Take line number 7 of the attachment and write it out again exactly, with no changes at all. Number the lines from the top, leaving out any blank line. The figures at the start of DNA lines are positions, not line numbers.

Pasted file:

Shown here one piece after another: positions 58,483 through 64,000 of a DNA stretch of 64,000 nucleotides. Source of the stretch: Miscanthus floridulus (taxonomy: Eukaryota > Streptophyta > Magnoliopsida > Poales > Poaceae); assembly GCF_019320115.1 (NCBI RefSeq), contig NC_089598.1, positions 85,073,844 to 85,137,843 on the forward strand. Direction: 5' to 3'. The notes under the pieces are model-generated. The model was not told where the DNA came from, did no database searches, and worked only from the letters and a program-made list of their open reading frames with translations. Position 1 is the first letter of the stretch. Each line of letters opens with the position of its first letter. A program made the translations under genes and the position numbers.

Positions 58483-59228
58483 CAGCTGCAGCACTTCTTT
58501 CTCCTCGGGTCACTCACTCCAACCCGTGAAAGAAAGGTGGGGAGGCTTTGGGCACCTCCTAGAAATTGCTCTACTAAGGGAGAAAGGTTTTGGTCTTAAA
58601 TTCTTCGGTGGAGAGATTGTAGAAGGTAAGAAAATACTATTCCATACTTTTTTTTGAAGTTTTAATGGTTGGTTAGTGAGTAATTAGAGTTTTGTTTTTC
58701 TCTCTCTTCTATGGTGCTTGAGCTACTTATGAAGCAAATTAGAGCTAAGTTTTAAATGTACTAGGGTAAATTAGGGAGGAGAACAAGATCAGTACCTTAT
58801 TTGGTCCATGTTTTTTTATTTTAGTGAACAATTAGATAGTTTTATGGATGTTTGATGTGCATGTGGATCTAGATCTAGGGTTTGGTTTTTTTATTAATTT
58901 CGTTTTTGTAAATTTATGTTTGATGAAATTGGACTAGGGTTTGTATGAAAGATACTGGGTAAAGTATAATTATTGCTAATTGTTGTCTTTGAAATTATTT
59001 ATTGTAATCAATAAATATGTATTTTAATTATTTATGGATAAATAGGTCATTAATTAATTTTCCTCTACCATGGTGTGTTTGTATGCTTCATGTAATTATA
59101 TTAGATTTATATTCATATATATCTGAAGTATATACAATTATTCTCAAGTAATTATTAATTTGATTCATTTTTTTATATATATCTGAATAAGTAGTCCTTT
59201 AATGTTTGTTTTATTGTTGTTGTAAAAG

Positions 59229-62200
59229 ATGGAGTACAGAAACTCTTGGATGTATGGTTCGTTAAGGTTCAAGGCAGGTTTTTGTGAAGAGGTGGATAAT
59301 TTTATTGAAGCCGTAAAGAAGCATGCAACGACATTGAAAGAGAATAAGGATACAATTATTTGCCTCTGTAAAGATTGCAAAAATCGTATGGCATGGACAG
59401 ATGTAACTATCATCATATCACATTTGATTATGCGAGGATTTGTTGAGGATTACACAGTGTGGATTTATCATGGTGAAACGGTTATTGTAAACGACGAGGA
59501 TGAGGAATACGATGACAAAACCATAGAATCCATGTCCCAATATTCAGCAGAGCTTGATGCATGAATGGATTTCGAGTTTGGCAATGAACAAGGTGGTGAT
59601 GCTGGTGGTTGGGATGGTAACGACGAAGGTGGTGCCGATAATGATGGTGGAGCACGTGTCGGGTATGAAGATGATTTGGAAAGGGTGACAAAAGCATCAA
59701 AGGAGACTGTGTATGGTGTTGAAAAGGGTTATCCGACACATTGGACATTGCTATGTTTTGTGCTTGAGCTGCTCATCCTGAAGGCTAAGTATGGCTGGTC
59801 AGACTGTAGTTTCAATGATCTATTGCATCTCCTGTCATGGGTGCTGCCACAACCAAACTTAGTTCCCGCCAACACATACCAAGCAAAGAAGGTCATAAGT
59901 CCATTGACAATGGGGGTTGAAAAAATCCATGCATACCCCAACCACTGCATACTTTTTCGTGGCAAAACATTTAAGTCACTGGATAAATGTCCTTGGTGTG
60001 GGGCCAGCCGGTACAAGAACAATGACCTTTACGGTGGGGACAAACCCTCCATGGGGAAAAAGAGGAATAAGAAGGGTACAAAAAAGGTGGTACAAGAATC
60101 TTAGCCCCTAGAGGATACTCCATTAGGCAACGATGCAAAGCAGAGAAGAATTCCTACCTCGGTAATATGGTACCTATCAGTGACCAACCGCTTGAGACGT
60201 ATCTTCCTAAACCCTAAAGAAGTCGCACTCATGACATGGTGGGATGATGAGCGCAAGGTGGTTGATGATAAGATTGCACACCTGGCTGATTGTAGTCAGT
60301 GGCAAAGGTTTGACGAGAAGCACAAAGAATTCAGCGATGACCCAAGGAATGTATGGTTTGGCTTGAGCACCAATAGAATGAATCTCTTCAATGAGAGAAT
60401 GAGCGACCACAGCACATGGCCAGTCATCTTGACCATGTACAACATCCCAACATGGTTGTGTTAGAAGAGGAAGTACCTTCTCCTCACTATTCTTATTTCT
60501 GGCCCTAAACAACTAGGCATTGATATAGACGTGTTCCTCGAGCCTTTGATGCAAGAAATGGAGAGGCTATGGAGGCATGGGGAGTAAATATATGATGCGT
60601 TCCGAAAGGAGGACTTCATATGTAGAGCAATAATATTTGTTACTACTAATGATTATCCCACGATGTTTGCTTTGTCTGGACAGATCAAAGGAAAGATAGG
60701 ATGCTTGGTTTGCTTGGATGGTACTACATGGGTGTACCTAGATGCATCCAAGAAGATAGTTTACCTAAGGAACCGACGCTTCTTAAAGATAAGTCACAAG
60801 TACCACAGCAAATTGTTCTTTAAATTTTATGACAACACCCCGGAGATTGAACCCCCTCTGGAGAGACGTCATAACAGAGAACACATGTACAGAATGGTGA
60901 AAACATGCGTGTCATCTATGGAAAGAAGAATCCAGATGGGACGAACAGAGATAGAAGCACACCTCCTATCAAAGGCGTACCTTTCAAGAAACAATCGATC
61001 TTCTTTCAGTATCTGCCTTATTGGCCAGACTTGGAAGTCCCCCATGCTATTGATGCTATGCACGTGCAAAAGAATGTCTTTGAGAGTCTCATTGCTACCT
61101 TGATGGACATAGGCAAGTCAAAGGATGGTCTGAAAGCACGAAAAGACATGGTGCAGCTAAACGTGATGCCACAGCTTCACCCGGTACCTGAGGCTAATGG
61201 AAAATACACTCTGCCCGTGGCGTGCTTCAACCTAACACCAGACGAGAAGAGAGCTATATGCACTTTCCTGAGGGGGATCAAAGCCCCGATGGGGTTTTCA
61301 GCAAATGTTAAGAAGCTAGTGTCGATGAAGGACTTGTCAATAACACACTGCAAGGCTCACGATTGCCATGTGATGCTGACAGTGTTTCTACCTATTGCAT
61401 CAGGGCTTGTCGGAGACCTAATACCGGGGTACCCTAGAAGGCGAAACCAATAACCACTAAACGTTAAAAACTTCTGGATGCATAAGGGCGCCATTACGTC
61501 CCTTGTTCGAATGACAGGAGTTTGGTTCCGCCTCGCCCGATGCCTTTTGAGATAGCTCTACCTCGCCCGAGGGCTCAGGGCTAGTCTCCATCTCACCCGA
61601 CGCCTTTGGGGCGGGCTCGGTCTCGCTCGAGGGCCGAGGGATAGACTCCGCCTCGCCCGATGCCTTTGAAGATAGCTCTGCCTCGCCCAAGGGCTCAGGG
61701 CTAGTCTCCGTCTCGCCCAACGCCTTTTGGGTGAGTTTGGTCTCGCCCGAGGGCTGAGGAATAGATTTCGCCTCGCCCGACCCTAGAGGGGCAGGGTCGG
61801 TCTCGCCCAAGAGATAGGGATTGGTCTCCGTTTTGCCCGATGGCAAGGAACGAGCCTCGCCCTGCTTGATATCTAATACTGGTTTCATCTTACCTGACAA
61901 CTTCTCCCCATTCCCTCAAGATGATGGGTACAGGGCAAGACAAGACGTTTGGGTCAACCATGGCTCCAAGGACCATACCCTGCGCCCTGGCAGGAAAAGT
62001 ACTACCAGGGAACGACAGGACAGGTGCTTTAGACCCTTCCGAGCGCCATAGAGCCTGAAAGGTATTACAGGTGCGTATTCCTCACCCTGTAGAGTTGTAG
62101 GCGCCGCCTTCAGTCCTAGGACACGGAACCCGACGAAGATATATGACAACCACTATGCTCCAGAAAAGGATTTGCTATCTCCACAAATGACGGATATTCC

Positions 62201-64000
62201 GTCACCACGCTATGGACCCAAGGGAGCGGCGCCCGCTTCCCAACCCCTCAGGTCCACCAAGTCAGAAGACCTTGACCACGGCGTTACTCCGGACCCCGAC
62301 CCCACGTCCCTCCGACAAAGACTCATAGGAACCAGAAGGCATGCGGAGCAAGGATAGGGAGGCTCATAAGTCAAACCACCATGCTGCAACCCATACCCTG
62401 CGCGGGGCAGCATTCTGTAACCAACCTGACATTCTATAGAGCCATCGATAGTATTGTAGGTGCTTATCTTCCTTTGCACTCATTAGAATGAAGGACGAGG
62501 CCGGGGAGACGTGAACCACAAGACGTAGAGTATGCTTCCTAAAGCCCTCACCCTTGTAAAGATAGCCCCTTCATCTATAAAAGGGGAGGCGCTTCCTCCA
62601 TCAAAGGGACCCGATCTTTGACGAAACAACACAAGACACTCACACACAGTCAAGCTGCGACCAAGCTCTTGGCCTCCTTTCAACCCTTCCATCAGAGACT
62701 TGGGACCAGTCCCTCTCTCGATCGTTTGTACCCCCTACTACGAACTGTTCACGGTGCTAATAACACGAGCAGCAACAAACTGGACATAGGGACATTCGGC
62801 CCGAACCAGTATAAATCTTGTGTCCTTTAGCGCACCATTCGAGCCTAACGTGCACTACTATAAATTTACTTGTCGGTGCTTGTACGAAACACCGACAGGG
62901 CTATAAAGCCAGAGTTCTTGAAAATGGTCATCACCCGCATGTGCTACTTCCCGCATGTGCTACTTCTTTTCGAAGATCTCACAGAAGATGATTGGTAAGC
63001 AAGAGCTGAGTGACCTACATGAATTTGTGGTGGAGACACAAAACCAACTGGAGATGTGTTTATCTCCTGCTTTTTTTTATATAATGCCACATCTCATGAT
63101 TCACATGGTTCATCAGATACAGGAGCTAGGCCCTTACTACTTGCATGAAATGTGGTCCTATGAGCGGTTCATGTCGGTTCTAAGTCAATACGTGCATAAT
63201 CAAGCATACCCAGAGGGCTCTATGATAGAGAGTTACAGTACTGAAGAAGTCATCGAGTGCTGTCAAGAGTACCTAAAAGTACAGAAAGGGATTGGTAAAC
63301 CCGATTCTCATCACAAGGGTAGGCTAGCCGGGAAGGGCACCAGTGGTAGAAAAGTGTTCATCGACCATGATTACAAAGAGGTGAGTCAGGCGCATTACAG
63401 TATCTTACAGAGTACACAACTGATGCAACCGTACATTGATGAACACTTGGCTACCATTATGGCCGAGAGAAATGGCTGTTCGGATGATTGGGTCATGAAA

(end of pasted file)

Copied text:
58801 TTGGTCCATGTTTTTTTATTTTAGTGAACAATTAGATAGTTTTATGGATGTTTGATGTGCATGTGGATCTAGATCTAGGGTTTGGTTTTTTTATTAATTT